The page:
In My Kitchen – March 2017

March is here and it’s time for the monthly In My Kitchen series. IMK posts give you glimpse into kitchens around the world. There are new cookbooks, new pots and pans, spices, flavorings, recipes, plus musings about cooking and the world. I think you will find the selection of posts fascinating. Stop by Liz’s blog to see the links. If you’d like to write an In My Kitchen post, send your link in a comment to Liz of Bizzy Lizzy’s Good Things by the 10th of the month.

In my kitchen I have a new tagine clay pot. This one is made by Emile Henry in France, they make very high quality ceramic cookware. You can use them directly on the stove (with the exception of induction) and in the oven.

I was first introduced to the joys of cooking in clay by Celia of Fig Jam and Lime Custard who is a very big fan.

  • The special clay from Burgundy evenly and slowly diffuses cooking heat to the very center of the dish. Food is cooked evenly, bringing out the flavors and aromas.
  • All Emile Henry products can go directly from the freezer to the oven. You can use them under the broiler and in the microwave.
  • The surfaces are very easily cleanable, they do not hold burnt food. All their products can go in the dishwasher.
  • All Emile Henry products meet the strict standards of California Prop 65, they do not contain any lead or cadmium and are 100% food safe.
  • All products come with a 10 year warranty.

Emile Henry Tajine

The tagine has been used for centuries in Morocco. In fact the name of the pot and that of the dishes it produces are the same. A tagine consists of chicken, lamb, fish and/or vegetables cooked in a sauce which is rich in spices and often contains fruit. Stewing food in a tagine helps it to cook evenly without drying out. The conical lid allows steam to rise, and slowly fall as the food inside bakes.

I made the same stew in both a tagine and a traditional casserole dish, the lamb cooked in the tagine was definitely more succulent although both were delicious. Look for those posts in the next week.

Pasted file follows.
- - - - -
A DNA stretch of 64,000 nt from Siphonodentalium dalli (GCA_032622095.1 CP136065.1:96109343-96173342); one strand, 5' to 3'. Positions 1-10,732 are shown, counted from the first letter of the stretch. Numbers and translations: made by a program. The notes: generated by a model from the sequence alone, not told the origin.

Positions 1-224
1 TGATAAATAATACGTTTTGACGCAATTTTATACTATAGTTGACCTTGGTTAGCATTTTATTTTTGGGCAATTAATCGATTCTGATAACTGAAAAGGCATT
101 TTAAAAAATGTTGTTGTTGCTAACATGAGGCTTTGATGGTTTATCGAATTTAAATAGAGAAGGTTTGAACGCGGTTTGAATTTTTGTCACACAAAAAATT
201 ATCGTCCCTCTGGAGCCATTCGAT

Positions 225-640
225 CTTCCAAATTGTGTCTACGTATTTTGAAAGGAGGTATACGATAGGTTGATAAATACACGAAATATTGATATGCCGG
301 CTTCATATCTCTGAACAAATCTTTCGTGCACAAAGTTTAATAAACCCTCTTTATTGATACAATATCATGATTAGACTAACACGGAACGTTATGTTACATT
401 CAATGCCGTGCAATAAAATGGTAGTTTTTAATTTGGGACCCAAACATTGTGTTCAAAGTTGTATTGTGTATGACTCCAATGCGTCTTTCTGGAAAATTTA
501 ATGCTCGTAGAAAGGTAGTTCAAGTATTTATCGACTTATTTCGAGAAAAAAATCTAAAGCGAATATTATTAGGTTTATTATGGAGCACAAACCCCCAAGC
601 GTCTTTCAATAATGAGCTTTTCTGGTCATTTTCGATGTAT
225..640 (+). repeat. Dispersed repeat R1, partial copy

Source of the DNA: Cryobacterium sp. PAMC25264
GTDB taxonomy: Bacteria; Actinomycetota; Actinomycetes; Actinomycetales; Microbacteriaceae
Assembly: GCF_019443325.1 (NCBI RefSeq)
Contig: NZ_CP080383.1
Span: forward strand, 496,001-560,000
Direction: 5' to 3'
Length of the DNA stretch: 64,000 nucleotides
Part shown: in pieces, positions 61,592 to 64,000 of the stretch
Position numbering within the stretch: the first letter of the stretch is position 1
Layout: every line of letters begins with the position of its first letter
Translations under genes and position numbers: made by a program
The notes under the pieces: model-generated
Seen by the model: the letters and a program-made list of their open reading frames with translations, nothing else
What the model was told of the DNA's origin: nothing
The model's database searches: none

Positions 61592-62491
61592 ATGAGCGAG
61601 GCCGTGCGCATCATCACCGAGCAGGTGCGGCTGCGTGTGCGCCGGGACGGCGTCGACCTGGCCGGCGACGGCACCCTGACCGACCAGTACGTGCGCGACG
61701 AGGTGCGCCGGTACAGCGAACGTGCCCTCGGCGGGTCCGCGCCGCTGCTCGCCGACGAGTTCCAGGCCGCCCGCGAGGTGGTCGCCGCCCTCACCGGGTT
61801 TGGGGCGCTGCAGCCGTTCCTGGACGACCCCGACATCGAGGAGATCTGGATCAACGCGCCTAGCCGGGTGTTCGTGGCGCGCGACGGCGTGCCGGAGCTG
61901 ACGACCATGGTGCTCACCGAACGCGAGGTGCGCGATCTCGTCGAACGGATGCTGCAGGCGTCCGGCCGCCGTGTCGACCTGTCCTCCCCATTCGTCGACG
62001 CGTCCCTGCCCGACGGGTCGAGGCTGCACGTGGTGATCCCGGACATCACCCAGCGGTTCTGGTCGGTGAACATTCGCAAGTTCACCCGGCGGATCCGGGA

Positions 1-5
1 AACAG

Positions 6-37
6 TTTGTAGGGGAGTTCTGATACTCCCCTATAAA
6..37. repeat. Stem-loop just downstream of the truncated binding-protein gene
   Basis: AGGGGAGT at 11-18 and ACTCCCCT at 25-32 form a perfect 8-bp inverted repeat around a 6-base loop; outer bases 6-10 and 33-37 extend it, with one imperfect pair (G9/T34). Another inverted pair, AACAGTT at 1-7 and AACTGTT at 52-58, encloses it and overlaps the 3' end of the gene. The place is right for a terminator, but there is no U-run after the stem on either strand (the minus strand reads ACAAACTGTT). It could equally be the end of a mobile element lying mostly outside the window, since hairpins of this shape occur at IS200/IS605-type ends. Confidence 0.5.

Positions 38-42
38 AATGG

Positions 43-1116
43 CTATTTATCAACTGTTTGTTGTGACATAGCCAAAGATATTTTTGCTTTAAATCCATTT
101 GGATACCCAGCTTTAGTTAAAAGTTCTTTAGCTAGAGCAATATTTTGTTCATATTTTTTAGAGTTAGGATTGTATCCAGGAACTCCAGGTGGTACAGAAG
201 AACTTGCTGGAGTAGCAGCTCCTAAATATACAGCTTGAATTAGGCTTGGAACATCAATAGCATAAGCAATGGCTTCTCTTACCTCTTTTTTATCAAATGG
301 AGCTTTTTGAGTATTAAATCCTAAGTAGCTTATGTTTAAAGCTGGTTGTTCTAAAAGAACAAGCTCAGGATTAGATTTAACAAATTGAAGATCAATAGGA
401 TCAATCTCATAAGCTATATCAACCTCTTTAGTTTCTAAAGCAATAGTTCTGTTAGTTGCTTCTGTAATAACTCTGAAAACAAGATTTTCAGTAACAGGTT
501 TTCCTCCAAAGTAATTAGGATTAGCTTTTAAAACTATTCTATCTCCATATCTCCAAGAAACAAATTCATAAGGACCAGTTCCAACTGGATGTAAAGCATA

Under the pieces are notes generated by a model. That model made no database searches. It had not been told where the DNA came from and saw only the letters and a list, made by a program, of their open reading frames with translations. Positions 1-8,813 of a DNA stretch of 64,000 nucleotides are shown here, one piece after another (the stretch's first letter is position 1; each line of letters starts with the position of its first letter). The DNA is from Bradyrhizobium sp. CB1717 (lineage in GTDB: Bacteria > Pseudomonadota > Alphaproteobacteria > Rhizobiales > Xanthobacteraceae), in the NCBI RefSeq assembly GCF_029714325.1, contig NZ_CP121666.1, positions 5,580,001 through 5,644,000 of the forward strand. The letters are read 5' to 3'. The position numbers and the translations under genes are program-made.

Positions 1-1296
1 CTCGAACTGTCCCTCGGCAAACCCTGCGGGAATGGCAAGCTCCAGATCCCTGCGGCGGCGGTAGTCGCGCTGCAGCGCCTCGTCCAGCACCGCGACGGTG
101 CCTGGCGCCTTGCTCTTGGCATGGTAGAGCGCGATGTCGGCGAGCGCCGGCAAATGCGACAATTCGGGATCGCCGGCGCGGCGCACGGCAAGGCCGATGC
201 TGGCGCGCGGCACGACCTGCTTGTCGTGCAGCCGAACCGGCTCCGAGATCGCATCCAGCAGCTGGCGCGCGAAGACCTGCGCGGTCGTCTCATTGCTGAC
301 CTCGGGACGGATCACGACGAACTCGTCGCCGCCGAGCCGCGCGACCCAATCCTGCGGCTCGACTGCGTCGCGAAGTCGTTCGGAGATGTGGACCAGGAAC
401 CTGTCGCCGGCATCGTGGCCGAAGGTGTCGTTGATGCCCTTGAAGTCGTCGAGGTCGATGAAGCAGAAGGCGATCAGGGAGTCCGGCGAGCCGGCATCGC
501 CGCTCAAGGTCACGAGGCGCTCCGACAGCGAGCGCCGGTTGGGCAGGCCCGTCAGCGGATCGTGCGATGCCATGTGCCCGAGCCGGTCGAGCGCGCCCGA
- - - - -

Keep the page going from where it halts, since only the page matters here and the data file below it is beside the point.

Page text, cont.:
Lamb Tagine with Apricots

In my kitchen I have a couple of new cookbooks.

Tagines and Couscous by Ghillie Basan

I adore the spices used in Moroccan cooking and am looking forward to trying more recipes in my new pot. I will post the recipe for the lamb tagine, it was amazing!

In my kitchen I have another new cookbook, Small Victories by Julia Turshen.

Small Victories by Julia Turshen

I consider this a very practical cookbook, the recipes are fairly basic but include spin-offs for creating many new meals from the original. Each recipe also includes a tip that might be very useful (the small victory in the title), mastering the first recipe gives you access to many variations.

The recipe for turkey ricotta meatballs came from this book.

Turkey and Ricotta Meatballs with Tomato Sauce and Pasta

In my kitchen I have a new silicone spatula. i couldn’t resist it as we leave for Paris on the 23rd of this month, back in early April. Next months post may come from our vacation kitchen in France.

Silicone spatula

What is new in your kitchen this month?

22 thoughts on “In My Kitchen – March 2017

  1. I love my tagine too and all those Moroccan spices. Mine came with a book too, I must try making some vegetarian options in the tagine. Love the lamb and apricots, I could do with a bowl right about now.

  2. Hi Liz, happy March to you! Emile Henry make great products, don’t they. I’m loving the chicken soup on the cover of the book by Julia Turshen and could dive right into that on this chilly autumnal morning. Happy travels to you, and thank you for the very kind shout out xx

  3. Your tagine looks practical — I purchased a beautiful hand-decorated one that split in two the first time I tried to use it. Money back from amazon! But now I make the recipes for my experiments in Moroccan cuisine in other cookware. I’ve been using recipes from the cookbook classics by Paula Wolfert and Claudia Roden.

    best…mae at

    • This dish is very sturdy, sorry your own broke. I think a casserole with a tight fitting lid works very well.I have Paula Wolfert’s cookbook, The Food of Morocco, but haven’t used it much till now. Do you have a favorite from the book? I will now be inspired.

  4. Hi Liz, love tagine flavours and pots but I must warn you to take care placing the dish straight from the fridge onto heat, it will crack. I’ve lost more than one that ways. Look forward to the lamb recipe.

    • I wish I could claim such brilliance. But, I ordered the tagine dish for a dinner party and it was over a week late arriving. The lamb had already been purchased so I used a regular casserole with foil to make a tight fitting lid. There were so many complements on the dish (and not a spoon full of leftovers) that I made it again once the tagine dish arrived for a second set of dinner guests. So, it was not exactly a side by side comparison as the meals were about 10 days apart.

  5. Lovely Liz and new in my kitchen this month is an Emile Henry loaf tin – I knew it was good quality but just learnt so much more about their products reading your post. Sounds like I made a good choice!

  6. Liz, your tagine is gorgeous! Love that color. All of your food photos and new cookbooks looked scrumptious. Your Paris-themed spatula will be fun to use with memories attached after your upcoming trip. Bon voyage!

  7. Pingback: Sweet potato bread with psyllium husk | Feast Wisely

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